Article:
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Clemson, Milliken, Inman Mills team on textile project

Human Resources
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Researchers at the Clemson University Center for Workforce Development have been chosen to develop virtual reality training programs and help veterans find jobs as part of a $317 million national program aiming to upgrade textile industry technologies. Other participants in the public-private program from South Carolina are Milliken & Co., Inman Mills and the S.C. Manufacturing Extension Partnership, a statement from Clemson University said.

U.S. Secretary of Defense Ashton Carter has announced the Advanced Functional Fabrics of America plan today at Massachusetts Institute of Technology. Carter said the efforts are expected to add more than 50,000 jobs in a wide range of U.S. industries by 2025, while advancing textile products that can see, hear, sense, communicate, monitor health, change color, and store and convert energy, the statement said. The independent nonprofit’s plan is intended to provide key services to industry, ranging from building prototypes to helping educate the employees who will work in textile plants of the future, the statement said.

A researcher at the Clemson University Center for Center for Workforce Development demonstrates a virtual reality simulation. (Photo provided)

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The goal is to enable American companies to expand and capture a bigger share of the global technical textiles market. Some of the globe’s most recognizable brands are involved, including Corning, DuPont, Intel, Nike, The North Face and Timberland, the statement said.

Three proposed projects are physical and digital archiving of fiber and fabric properties; design and manufacturing of low-emissivity uniforms for the military, and manufacturing of fabrics that convert sunlight to electrical power.

Participants include 16 industry members, 31 universities, 72 manufacturing entities and 26 startup incubators in 28 states and Puerto Rico.

The new initiative will receive $75 million in federal funding out of a total of $317 million though cost sharing among the Department of Defense, industrial partners, venture capitalists and the Commonwealth of Massachusetts. The funding will cover a five-year period and will be administered through the new, independent nonprofit organization, the statement said.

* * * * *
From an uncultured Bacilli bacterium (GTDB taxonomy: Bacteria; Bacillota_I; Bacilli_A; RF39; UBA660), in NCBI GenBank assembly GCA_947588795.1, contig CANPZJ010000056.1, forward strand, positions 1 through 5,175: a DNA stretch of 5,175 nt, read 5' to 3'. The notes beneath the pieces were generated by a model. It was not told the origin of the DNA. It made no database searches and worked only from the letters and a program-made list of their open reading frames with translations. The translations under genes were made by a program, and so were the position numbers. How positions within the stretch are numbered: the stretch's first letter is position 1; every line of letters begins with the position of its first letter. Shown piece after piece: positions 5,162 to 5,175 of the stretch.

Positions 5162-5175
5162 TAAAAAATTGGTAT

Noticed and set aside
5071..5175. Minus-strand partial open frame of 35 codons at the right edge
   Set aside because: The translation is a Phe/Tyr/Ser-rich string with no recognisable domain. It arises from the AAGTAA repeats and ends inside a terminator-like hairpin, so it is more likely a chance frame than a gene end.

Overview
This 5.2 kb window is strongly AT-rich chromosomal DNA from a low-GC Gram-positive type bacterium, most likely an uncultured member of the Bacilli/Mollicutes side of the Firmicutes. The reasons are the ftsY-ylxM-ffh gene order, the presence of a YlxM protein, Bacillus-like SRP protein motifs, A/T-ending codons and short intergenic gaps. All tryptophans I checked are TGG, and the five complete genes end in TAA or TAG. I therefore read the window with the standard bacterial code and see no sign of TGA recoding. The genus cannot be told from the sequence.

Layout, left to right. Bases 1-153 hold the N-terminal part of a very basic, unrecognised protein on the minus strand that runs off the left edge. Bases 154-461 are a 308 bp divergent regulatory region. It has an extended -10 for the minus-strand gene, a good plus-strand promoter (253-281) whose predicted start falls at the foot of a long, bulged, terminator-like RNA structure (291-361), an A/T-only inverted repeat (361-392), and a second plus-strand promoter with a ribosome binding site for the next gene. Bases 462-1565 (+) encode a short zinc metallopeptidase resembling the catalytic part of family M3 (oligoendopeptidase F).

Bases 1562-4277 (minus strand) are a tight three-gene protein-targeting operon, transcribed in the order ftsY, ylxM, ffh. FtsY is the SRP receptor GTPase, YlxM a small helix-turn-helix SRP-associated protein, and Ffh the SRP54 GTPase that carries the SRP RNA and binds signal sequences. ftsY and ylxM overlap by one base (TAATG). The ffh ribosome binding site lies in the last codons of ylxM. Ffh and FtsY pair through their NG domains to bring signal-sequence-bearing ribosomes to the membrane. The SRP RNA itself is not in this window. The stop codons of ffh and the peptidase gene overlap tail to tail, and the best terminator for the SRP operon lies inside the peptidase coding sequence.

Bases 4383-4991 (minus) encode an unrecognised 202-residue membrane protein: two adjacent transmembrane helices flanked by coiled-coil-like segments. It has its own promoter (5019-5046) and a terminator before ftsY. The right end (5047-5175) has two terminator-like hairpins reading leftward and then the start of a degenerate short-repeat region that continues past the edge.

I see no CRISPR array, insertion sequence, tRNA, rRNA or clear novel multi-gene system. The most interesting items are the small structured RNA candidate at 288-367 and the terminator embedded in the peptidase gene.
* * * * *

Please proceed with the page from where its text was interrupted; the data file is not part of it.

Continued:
Workforce Development Center Operations Director Kris Frady said a South Carolina-based pilot program will make virtual reality training tools, including factory simulations specific to fiber and textile facilities. They will also develop two iBooks on fiber and textile manufacturing careers, one targeted toward women and one for veterans, the statement said.

“The textile technology revolution will need skilled employees, and that’s where the Center for Workforce Development can help,” she said in the statement.

Frady will serve as veteran integration deputy on the leadership team. As part of her role, she will coordinate government efforts to get veterans the skills they will need to qualify for jobs in the advanced textile industry, the statement said.

“We are honoring a commitment to support veterans that goes back to Clemson’s founding as a military academy,” said Frady, also an assistant professor in the Eugene T. Moore School of Education.

Kapil Chalil Madathil, director of technology operations at the center, said its previous work includes developing “cutting-edge virtual reality simulations that allow students to repeatedly practice tasks in a safe environment.” Chalil Madathil said the simulations “add a level of authenticity that helps students remember their lessons.”

One of the virtual reality simulations the center developed allows students to move through a manufacturing plant from a first-person viewpoint to learn about safety, the statement said. With other simulations, students take apart machines and put them back together to better learn how they work.

The simulations have been included in EducateWorkforce, a program used by more than 1,000 students in 22 states, the statement said.

“The beauty of our involvement in Advanced Functional Fabrics of America is that we already have laid the groundwork and have shown these simulations work,” Chalil Madathil said. “Now we need to adapt it to the specific needs of the advanced fiber and textile industry.”

The simulations were developed through the National Science Foundation Advanced Technological Education Center for Aviation and Automotive Technological Education Using Virtual E-Schools, also known as CA2VES, the statement said.

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